‘Turnover’ a New Leaf to Attract and Retain Great Talent
By admin on Jan. 29, 2015 - 3:45 PM
This is a guest post by Shani Magosky, CEO and executive consultant at Fort Lauderdale’s Vitesse Consulting.
What new approaches has your agency tried to reverse the troubling trend of high employee turnover (which is especially problematic in the communications industry)?
If the answer is “few or none,” then Einstein might have suggested that you suffer from insanity, i.e. doing the same thing over and over again and expecting different results.
As a former COO of a PR firm with exceptionally low turnover and now as a talent management consultant who spends most of her time thinking about employee engagement themes, I submit there are at least a few things that PR agencies can learn from companies that excel in these areas.
Let’s use a tree as an analogy for an organization, and consider the roots and trunk as values and mission. Simply put, values are what a company stands for and a mission is the reason it exists. Extending up and out from the roots and trunk are branches, which represent culture and how it must proliferate in various directions in order to grow a healthy “tree” that ultimately bears fruits, leaves, and flowers.
For example, Apple’s original mission statement in 1980 was “To make a contribution to the world by making tools for the mind that advance humankind.” Years later, Steve Jobs articulated what became Apple’s most oft-quoted value:
“We believe people with passion can change the world for the better….and that those people who are crazy enough to think they can change the world, are the ones who actually do.”
Well, any PR professional worth his/her salt saw Apple’s January 26th announcement reporting the most profitable quarter of any company ever (and, may I add, in an industry that is arguably THE most competitive for talent). Money may grow on (apple) trees after all.
Culture starts at the top, and it is no longer effective to manage people with the old carrot and stick mentality of reward and punishment. I subscribe to author Daniel Pink’s philosophy on what motivates people to greatness at work, including control over their own destinies, continuous learning or challenge, and the ability to do good while doing well. Pink refers to these as Autonomy, Mastery, and Purpose, and we see these elements showing up in abundance at companies with cultures that attract great people and then nurture engagement, loyalty, and low turnover.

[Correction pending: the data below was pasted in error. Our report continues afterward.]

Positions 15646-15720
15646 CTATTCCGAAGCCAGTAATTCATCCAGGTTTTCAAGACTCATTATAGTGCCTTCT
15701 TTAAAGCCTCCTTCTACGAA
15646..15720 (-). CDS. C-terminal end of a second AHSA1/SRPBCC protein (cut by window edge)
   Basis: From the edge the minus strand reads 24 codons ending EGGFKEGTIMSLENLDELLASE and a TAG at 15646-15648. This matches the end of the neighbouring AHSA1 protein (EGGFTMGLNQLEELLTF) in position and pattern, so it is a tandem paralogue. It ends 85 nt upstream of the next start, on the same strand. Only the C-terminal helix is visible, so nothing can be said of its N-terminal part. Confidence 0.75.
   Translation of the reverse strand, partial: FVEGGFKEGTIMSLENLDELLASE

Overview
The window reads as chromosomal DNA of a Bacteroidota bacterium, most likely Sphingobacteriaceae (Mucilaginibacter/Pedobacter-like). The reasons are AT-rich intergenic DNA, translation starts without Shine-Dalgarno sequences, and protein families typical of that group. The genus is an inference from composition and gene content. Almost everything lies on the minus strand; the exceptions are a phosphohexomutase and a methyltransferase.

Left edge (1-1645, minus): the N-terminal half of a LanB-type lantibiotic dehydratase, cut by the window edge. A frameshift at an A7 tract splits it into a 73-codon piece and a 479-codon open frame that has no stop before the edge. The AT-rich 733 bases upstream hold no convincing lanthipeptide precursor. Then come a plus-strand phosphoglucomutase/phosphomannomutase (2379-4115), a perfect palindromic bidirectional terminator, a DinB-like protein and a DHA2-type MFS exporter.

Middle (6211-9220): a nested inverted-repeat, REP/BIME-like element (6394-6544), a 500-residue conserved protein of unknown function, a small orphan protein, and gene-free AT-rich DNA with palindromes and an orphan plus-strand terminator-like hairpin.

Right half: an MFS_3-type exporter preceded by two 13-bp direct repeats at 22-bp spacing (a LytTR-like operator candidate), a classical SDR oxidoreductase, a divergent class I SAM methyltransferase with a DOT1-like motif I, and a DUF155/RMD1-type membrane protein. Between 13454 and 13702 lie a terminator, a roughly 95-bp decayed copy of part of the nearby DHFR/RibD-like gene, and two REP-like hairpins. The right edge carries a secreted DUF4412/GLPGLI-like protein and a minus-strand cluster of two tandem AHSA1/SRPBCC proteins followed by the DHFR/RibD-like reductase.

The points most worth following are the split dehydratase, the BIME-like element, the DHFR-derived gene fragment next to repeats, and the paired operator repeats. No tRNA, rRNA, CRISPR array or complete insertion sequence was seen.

An example of the right culture driving enviable talent attraction and retention is illustrated by one of our own MarComm brethren: Miami-based interactive marketing agency BGT Partners, whose success led to a marquis acquisition by PwC in late 2013.
BGT was repeatedly named a Best Place to Work not only by the local South Florida Business Journal but also Advertising Age and numerous other national publications. Prior to being acquired, the company could boast of nearly 100% retention and no layoffs in 15+ years. What did they do to stand out? Their secret sauce had innumerable ingredients, but among them were alluring perks like the ability to bring dogs to work, a meditation room, ongoing professional development programs, flexible hours, and Art Expo Fridays, a weekly free lunch and creative showcase of musician and artist employees performing for their peers. Autonomy, Mastery, and Purpose? You bet.
Think your agency is too big to undertake a culture change? GE would beg to differ.
In response to employee engagement survey feedback and the enduring shift to a workforce more heavily represented by millennials, leaders crowdsourced from employees themselves GE’s official new cultural paradigms, called the “GE Beliefs” and introduced a new operating platform called FastWorks. GE’s vice president of executive development and chief learning officer, Raghu Krishnamoorthy, summed it up nicely in a recent HBR Blog:
“When culture is not given enough attention, it becomes an obstacle to change. Just as they do with strategy, companies should make constantly examining their cultures a part of their operating rhythm.”